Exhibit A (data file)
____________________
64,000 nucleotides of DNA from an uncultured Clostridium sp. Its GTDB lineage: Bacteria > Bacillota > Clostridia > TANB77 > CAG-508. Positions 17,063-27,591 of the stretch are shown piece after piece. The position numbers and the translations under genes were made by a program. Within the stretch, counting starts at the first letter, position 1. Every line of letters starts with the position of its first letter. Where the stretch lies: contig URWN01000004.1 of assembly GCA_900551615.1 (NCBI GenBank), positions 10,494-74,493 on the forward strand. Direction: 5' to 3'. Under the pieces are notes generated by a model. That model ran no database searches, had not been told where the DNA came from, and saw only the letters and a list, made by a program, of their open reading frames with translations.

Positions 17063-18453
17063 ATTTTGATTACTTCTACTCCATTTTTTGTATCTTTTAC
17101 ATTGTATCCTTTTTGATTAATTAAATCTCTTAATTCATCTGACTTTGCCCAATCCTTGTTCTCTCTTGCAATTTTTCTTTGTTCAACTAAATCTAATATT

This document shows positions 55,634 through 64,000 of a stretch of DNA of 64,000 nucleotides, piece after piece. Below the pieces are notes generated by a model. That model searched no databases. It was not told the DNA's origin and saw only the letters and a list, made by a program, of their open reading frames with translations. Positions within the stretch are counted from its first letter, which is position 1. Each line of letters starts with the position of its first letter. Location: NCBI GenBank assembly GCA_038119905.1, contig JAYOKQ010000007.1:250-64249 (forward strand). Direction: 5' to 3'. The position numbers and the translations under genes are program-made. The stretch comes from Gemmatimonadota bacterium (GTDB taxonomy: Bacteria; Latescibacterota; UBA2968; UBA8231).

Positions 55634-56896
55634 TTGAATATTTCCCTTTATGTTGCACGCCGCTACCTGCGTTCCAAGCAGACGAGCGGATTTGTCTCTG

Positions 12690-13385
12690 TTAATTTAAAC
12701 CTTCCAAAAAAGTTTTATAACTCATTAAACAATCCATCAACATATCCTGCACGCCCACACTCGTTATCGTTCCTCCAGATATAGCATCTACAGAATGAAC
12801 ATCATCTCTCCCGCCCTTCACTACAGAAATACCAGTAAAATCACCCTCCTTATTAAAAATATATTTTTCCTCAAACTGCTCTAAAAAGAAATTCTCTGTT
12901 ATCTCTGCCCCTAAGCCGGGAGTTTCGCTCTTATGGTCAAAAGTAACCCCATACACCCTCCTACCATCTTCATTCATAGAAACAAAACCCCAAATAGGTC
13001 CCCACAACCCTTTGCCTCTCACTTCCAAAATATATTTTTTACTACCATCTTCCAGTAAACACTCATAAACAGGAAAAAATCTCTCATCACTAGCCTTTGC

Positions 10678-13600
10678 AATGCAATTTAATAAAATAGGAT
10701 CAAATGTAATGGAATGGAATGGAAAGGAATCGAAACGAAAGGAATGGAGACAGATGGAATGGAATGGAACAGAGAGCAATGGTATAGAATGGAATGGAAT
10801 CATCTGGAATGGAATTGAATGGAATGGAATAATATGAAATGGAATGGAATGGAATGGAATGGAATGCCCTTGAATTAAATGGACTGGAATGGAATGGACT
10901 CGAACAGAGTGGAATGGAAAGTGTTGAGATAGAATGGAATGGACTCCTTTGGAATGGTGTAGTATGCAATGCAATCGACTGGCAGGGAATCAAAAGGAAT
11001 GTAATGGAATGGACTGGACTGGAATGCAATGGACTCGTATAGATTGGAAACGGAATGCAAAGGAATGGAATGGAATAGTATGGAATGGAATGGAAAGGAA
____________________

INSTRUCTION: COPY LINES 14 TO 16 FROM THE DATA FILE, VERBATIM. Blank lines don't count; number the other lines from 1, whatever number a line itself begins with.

Positions 10678-13600
10678 AATGCAATTTAATAAAATAGGAT
10701 CAAATGTAATGGAATGGAATGGAAAGGAATCGAAACGAAAGGAATGGAGACAGATGGAATGGAATGGAACAGAGAGCAATGGTATAGAATGGAATGGAAT